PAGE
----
Our History

The Alliance for Global Justice was incorporated in 1998. Its role in the US grassroots progressive movement actually dates to nearly two decades earlier in February 1979 when solidarity activists from across the country formed the Nicaragua Network. Nicaragua Network was the leading Nicaragua solidarity organization in the 1980s after the triumph of the Sandinista Revolution over the US-backed Somoza dictatorship. Tens of thousands of current and former activists throughout the progressive movement cut their activist teeth on coffee or cotton picking brigades to Nicaragua or by building schools, health clinics and houses in Nicaragua and witnessing directly the consequences of US imperialism, but also the courage of ordinary people who were fighting back.

Sandinistas always told the Nicaragua Network, “What you can do to most help us is to change your own government.”

We took that instruction to heart in 1990 when the Sandinistas lost an election due to overwhelming US interference and funding as well as the Nicaraguan peoples’ exhaustion from nine years of the US-sponsored Contra terrorist war.

In 1993 we joined many other groups to form the 50 Years Is Enough campaign to create an “unhappy” birthday for the World Bank and International Monetary Fund whose policies were burying the Global South in unsustainable debt. We later became the first grassroots group on the 50 Years Steering Committee and in 1996, when the large environmental and development groups were ready to fold it up, we took over financial and staffing responsibility for the campaign. In 1994 we founded the Campaign for Labor Rights to organize against sweatshop labor violations in Central America and world-wide.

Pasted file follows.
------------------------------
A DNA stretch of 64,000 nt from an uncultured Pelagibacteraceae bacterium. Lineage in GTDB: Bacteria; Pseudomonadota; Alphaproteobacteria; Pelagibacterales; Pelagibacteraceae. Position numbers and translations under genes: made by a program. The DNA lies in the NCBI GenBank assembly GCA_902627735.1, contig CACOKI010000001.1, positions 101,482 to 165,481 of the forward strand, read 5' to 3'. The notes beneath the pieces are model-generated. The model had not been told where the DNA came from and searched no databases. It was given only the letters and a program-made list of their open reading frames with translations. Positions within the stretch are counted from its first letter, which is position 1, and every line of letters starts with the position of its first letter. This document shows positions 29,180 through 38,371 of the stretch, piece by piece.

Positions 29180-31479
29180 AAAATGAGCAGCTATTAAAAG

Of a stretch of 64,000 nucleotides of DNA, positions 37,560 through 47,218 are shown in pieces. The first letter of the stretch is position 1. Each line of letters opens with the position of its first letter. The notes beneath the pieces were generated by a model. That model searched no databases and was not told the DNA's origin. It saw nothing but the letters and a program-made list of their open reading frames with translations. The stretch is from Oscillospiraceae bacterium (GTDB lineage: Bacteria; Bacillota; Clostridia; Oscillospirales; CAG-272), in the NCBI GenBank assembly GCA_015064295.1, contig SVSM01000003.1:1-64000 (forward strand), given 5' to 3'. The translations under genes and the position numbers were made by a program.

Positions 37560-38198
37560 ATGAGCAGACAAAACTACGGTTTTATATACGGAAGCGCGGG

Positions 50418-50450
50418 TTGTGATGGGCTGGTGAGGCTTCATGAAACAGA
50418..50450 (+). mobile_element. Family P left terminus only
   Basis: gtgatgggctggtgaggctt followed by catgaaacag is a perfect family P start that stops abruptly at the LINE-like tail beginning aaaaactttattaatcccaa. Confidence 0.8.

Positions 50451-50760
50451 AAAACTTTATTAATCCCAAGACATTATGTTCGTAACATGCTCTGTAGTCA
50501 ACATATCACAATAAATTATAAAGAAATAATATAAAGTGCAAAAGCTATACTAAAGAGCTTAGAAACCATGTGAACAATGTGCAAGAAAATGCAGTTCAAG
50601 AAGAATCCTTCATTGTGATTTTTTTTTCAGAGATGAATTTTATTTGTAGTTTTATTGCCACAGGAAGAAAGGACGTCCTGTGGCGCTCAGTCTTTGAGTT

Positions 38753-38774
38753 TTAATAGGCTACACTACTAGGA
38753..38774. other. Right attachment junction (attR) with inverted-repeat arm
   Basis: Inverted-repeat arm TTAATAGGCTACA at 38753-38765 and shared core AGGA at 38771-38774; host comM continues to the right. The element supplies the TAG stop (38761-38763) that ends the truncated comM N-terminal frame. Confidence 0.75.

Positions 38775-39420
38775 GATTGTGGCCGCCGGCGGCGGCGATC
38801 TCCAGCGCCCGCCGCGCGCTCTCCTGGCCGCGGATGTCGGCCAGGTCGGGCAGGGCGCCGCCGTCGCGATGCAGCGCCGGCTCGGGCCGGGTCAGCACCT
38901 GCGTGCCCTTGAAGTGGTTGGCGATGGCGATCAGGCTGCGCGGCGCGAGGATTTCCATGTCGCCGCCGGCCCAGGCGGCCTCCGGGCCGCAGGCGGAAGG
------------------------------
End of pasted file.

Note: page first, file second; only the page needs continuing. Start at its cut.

By 1998 it was becoming confusing for activists and donors alike that a group called Nicaragua Network was the “parent” organization for two projects with global reach. We had a contest for a new name and Alliance for Global Justice was the name selected. We incorporated under the new name and when we received IRS designation as a tax-exempt, non-profit, the Nicaragua Network gave up its own legal existence and transferred its assets to AfGJ, becoming a project of the Alliance.

As you can read in our Vision and Mission Statements, the goal of the AfGJ is to build a strong, grassroots movement capable of challenging the economic and foreign policies of our government and corporations. One of our early activities was to act as fiscal sponsor and one of the primary organizers of the April 2000 IMF/WB demonstration in Washington, DC, one of the three major actions of what was then called the anti-globalization movement. That same weekend, we organized a meeting of Latin America solidarity organizations that became the Latin America Solidarity Coalition.

In the intervening years we have participated in the formation of many coalitions including the Stop CAFTA coalition and the Act Now to Stop War & End Racism (ANSWER) Coalition. We also act as fiscal sponsor to over 90 economic, social justice and human rights projects around the world that do not have their own tax-exempt status.

Nicaragua solidarity continues to be one of our own core projects. We are also one of the primary organizations in the Honduras Solidarity Network.